Cummins' point is an interesting one. There's already a Q&A built into the program, so an entree conversation seems not only potentially rudderless, but self-evidently redundant. One of the big knocks on Mooney, even from non-media observers, was that she failed to corral Jackson when he repeated himself, and didn't do a very good job managing the public Q&A. 

Ward 5 Councilwoman Phyllis Cleveland admits that she probably prefers the traditional direct address, but told Scene not only that she thought Jackson came off as balanced and strong, but that Mooney, as moderator, was the most effective yet:

"Beth Mooney has been here for a long time and has done a lot of things to help the community," Cleveland told Scene in a phone conversation, "whereas last year, Russ Mitchell had just come to town [he began his career as WKYC anchor in January, 2012] and didn't have the sort of historical memory. Beth Mooney was coming from a place of trying to make the city better, whereas a journalist has a different job."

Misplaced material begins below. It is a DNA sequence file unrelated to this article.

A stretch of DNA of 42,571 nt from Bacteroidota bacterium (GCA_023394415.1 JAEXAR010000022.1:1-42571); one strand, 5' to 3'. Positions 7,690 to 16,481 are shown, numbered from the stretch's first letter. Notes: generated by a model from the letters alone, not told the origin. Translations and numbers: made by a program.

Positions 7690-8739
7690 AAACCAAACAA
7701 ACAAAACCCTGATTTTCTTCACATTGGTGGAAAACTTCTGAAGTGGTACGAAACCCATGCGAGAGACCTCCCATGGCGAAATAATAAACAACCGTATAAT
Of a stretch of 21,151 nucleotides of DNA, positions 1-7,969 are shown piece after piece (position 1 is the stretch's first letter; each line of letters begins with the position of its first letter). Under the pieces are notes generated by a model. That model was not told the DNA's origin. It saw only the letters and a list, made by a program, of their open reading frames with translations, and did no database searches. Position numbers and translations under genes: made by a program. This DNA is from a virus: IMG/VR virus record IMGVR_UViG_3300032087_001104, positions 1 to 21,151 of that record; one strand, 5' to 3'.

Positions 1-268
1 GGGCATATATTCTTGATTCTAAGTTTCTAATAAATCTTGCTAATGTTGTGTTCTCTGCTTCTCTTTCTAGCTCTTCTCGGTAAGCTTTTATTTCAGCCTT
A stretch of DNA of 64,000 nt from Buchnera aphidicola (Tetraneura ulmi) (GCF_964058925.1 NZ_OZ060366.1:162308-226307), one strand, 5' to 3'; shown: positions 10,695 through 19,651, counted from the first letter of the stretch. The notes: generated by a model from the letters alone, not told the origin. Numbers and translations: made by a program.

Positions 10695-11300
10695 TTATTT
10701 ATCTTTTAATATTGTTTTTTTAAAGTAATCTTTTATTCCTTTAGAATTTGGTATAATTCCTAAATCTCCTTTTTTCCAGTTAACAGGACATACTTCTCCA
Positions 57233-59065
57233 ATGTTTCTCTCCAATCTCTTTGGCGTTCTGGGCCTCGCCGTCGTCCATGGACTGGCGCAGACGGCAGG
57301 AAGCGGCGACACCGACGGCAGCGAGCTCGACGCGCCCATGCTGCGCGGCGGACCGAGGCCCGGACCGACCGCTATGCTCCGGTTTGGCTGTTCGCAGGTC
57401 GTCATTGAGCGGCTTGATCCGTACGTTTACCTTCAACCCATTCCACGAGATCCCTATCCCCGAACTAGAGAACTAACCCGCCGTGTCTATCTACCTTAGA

KeyCorp's External Corporate Communications VP Drez Jennings, a crisis communications specialist, didn't stray far from the company message when we inquired about State of the City prep from Mooney's camp. Did she receive any guidance, we wanted to know, either from the city or from the City Club? When and how was she invited? What were her goals as moderator? Did she feel she achieved them? What was the reaction from her Greater Cleveland Partnership colleagues? 

Here's Jennings, via email: 

"Beth was very pleased and proud to accept the request, as she believes Cleveland’s rejuvenation requires collaboration between the business community and the city. Cleveland is a city on the move, and the partnership between the business community and the City helps to drive that momentum.”

Straight out of a glossy tri-fold: Cleveland is a city on the move, folks.   

Dan Moulthrop wouldn't respond directly either when we followed up on some cryptic comments he'd made on social media relating to the selection of Mooney: "Some decisions are more collaborative than others," he'd Tweeted.

In an email to Scene, he said only that the mayor was "very substantive in his comments on a range of issues. And, true to City Club tradition, he took unscripted questions from the audience, and those questions came from members and guests."